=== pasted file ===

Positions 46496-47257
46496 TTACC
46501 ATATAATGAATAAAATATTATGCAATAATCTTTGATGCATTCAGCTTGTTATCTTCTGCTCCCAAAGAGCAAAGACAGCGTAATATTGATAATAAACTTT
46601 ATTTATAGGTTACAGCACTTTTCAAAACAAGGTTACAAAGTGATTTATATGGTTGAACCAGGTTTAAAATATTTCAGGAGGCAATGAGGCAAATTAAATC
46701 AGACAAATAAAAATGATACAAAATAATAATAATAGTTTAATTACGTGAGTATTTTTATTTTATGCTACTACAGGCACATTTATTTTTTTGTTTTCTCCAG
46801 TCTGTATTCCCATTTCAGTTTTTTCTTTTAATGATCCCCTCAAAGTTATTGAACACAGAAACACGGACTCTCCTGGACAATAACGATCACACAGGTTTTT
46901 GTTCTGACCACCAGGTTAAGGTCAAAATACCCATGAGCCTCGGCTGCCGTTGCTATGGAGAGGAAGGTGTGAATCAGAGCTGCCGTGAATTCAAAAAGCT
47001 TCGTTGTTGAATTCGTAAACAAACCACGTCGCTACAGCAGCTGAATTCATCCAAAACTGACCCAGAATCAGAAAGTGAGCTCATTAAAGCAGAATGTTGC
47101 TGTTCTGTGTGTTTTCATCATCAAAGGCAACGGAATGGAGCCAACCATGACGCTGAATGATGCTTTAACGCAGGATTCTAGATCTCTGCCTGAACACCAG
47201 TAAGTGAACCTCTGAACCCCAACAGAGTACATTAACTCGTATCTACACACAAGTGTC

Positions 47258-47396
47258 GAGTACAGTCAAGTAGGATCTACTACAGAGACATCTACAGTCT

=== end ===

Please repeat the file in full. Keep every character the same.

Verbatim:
Positions 46496-47257
46496 TTACC
46501 ATATAATGAATAAAATATTATGCAATAATCTTTGATGCATTCAGCTTGTTATCTTCTGCTCCCAAAGAGCAAAGACAGCGTAATATTGATAATAAACTTT
46601 ATTTATAGGTTACAGCACTTTTCAAAACAAGGTTACAAAGTGATTTATATGGTTGAACCAGGTTTAAAATATTTCAGGAGGCAATGAGGCAAATTAAATC
46701 AGACAAATAAAAATGATACAAAATAATAATAATAGTTTAATTACGTGAGTATTTTTATTTTATGCTACTACAGGCACATTTATTTTTTTGTTTTCTCCAG
46801 TCTGTATTCCCATTTCAGTTTTTTCTTTTAATGATCCCCTCAAAGTTATTGAACACAGAAACACGGACTCTCCTGGACAATAACGATCACACAGGTTTTT
46901 GTTCTGACCACCAGGTTAAGGTCAAAATACCCATGAGCCTCGGCTGCCGTTGCTATGGAGAGGAAGGTGTGAATCAGAGCTGCCGTGAATTCAAAAAGCT
47001 TCGTTGTTGAATTCGTAAACAAACCACGTCGCTACAGCAGCTGAATTCATCCAAAACTGACCCAGAATCAGAAAGTGAGCTCATTAAAGCAGAATGTTGC
47101 TGTTCTGTGTGTTTTCATCATCAAAGGCAACGGAATGGAGCCAACCATGACGCTGAATGATGCTTTAACGCAGGATTCTAGATCTCTGCCTGAACACCAG
47201 TAAGTGAACCTCTGAACCCCAACAGAGTACATTAACTCGTATCTACACACAAGTGTC

Positions 47258-47396
47258 GAGTACAGTCAAGTAGGATCTACTACAGAGACATCTACAGTCT